Two weeks to the Trump midterms: How things look

Two weeks to the Trump midterms: How things look
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With two weeks to go before the 2018 midterm elections, here are some predictions. Let’s work backwards from what will happen after this election to what will happen in the election:

  1. In December, during the lame-duck congressional session, the House and Senate will overwhelmingly pass tough, restrictive sanctions on Saudi Arabia, calling for removal of Crown Prince Mohammed bin Salman (MbS) because of the murder of journalist Jamal Khashoggi and a campaign of lies and deceptions that MbS led to hide his involvement. These sanctions will be passed almost unanimously — similar to the 2017 Russian sanctions — so they will be veto-proof.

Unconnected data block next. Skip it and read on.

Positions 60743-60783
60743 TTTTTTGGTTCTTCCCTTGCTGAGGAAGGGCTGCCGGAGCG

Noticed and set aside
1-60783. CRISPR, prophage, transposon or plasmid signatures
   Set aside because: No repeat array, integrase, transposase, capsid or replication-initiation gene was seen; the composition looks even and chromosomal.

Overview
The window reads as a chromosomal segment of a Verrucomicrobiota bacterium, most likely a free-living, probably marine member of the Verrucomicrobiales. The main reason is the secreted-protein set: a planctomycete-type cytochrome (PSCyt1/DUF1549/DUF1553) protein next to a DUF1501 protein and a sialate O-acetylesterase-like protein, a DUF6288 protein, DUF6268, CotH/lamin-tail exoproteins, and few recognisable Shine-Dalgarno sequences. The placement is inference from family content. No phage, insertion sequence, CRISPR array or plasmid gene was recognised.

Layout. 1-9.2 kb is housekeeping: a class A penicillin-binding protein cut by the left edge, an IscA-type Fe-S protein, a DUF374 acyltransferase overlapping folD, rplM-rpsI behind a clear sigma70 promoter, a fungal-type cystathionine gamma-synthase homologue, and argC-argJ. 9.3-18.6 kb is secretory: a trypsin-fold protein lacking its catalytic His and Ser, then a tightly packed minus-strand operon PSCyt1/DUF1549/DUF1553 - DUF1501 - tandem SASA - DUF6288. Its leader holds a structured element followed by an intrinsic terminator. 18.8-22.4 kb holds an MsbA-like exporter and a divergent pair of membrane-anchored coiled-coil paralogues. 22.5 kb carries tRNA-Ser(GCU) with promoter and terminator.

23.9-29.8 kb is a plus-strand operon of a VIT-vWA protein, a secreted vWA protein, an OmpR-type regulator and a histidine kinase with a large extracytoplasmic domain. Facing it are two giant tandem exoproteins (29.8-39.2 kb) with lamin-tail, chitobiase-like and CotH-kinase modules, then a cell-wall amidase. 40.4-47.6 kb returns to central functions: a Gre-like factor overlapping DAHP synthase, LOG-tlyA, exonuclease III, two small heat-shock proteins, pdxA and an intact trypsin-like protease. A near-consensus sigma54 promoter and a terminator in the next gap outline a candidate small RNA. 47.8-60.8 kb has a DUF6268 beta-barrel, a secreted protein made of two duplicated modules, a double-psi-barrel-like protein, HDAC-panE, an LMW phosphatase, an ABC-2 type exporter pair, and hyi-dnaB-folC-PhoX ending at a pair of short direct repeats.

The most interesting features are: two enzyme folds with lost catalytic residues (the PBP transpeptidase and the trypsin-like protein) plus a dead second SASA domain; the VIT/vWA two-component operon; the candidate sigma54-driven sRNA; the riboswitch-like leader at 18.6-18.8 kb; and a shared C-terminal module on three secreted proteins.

1. Congress will do this because they do not trust Donald Trump on this issue; many believe the president is compromised by Saudi money.
  1. There is virtually no support among the American people for the Saudi regime. Everyone knows that 15 of the 19 hijackers on 9/11 were Saudi citizens and many believe that Saudi royal family and/or government money flowed through a so-called charity to several of these murderers, yet nothing was done to the Saudi government. In fact, the Bush administration enabled Osama bin Laden’s relatives and other high-ranking Saudis to flee our country in the days after 9/11.
  1. Khashoggi’s gruesome murder and alleged dismemberment have been followed by the most outrageous lies by Saudi government spokesmen, including the foreign minister on Fox News. Watching this interview was a jaw-dropping display of Baghdad Bob-style spin.
  1. The Khashoggi murder will be a turning point in U.S.-Saudi relations.
  1. Also during the lame-duck session will again come the issue of funding of the U.S. border wall. In September, President TrumpDonald TrumpDC goes to the dogs — Major and Champ, that is Biden on refugee cap: 'We couldn't do two things at once' Taylor Greene defends 'America First' effort, pushes back on critics MORE agreed to punt it, and a possible Sept. 30 government shutdown, until after the Nov. 6 elections.